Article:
19th November 1769

[Off Cape Colville, North Island, New Zealand]
At 1 p.m. a breeze sprung up at East, which afterwards came to North-East, and with it we steer'd along shore South by East and South-South-East, having from 25 to 18 fathoms Water. At 1/2 past 7, having run 7 or 8 Leagues since Noon, we Anchor'd in 23 fathoms, not choosing to run any farther in the Dark, having the land on both sides of us forming the Entrance of a Streight, Bay or River, lying in South by East, for on that point of the Compass we could see no land. At daylight A.M., the wind being still favourable, we weighed and run under an Easy sail up the inlet, keeping nearest the East side. Soon after we had got under Sail 3 large Canoes came off to the Ship, and several of the people came on board upon the very first invitation; this was owing to their having heard of our being upon the Coast and the manner we had treated the Natives. I made each of those that came on board a small present, and after about an Hour's stay they went away well Satisfied. After having run 5 Leagues from the place where we Anchor'd last night our Depth of Water gradually decreased to 6 fathoms, and into less I did not choose to go, and as the wind blew right up the inlet and tide of flood, we came to an Anchor nearly in the middle of the Channell, which is here about 11 Miles over, and after this sent 2 Boats to sound, the one on one side and the other on the other side.

Joseph Banks Journal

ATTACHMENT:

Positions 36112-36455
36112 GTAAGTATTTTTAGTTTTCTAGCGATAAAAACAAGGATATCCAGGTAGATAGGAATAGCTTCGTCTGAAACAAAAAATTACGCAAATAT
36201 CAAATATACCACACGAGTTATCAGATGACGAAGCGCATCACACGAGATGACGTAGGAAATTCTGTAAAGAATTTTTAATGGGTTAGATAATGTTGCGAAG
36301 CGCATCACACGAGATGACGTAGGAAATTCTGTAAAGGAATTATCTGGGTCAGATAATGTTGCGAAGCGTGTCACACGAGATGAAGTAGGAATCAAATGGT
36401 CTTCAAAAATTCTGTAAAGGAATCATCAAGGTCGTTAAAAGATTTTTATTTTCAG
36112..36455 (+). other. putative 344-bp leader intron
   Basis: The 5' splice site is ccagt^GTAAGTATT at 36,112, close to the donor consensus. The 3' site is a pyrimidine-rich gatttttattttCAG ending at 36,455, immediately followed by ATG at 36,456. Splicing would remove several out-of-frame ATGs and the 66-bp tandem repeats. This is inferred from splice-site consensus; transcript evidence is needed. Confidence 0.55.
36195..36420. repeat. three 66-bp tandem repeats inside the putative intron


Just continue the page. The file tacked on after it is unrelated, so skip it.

This morn two Canoes came from the land who said they knew Torava and calld Tupia by his name. We took some of them onboard who behavd very well. Afterwards canoes came from the other side of the bay who likewise mentiond Toravas name and sent a young man into the ship Who told us that he was the old mans grandson: we never suspected him to have had so much influence. In the evening it came on thick and misty so we came to an anchor not a little pleasd to find our selves at least in a peaceable countrey.

Sydney Parkinson Journal
In the morning, several of the natives came on board of us: their canoes were the largest we had seen, and the people in them behaved very friendly. By what we could learn, they had got intelligence of us from the people that inhabit the country about Opoorangee Bay, which is not very distant. They told us this was not an entrance into the main, but a deep bay. Some of them presented us with a large parcel of smoaked eels, which tasted very sweet and luscious. We observed that the natives mode of salutation was by putting their noses together. We failed along till we came to six fathoms water, and then let go our anchor. The weather being hazy, we could not have so good a view of the land upon the coast as we wished to have; but it appeared to be well covered with wood, and some parts of it cultivated. This day we caught a considerable quantity of fish, with hook and line, of the scienna or bream kind. The natives call this harbour Ooahaowragee.

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